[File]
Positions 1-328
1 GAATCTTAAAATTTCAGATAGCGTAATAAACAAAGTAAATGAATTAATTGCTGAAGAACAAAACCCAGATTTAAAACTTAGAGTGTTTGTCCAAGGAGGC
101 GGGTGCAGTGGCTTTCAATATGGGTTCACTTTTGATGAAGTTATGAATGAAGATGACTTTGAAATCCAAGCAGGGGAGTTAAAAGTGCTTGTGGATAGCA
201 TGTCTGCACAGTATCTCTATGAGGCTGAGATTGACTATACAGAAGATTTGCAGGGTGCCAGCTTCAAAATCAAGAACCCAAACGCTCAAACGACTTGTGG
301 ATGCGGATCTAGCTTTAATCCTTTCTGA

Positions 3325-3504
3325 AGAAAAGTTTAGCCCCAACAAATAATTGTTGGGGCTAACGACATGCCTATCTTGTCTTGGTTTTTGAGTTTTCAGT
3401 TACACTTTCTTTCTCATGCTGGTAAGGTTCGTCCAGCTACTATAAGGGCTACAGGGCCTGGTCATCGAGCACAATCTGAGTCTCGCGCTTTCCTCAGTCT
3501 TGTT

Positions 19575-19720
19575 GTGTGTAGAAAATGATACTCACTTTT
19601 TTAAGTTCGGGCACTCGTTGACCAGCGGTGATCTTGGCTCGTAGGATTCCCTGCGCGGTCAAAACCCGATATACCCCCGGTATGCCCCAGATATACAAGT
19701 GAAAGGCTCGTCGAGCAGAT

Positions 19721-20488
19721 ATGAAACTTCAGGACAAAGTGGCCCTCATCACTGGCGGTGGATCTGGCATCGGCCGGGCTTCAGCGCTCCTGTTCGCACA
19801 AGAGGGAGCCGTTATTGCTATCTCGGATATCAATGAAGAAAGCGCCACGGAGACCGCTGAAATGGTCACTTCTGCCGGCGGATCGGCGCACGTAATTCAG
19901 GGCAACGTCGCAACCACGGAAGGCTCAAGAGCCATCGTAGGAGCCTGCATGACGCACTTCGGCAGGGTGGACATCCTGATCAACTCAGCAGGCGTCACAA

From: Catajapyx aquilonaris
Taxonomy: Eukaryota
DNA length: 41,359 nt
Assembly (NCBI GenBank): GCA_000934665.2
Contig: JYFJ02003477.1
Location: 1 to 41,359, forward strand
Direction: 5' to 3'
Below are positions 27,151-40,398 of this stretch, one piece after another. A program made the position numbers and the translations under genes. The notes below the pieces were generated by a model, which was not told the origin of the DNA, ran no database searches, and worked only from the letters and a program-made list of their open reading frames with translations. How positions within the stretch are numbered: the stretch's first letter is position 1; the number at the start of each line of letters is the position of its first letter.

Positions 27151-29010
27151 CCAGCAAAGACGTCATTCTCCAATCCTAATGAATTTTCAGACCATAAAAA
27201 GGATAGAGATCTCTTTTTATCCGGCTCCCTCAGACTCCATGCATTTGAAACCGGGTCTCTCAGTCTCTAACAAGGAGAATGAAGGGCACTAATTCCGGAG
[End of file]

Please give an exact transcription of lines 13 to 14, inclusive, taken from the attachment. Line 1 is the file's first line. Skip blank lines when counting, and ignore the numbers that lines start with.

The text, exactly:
19701 GAAAGGCTCGTCGAGCAGAT

Positions 19721-20488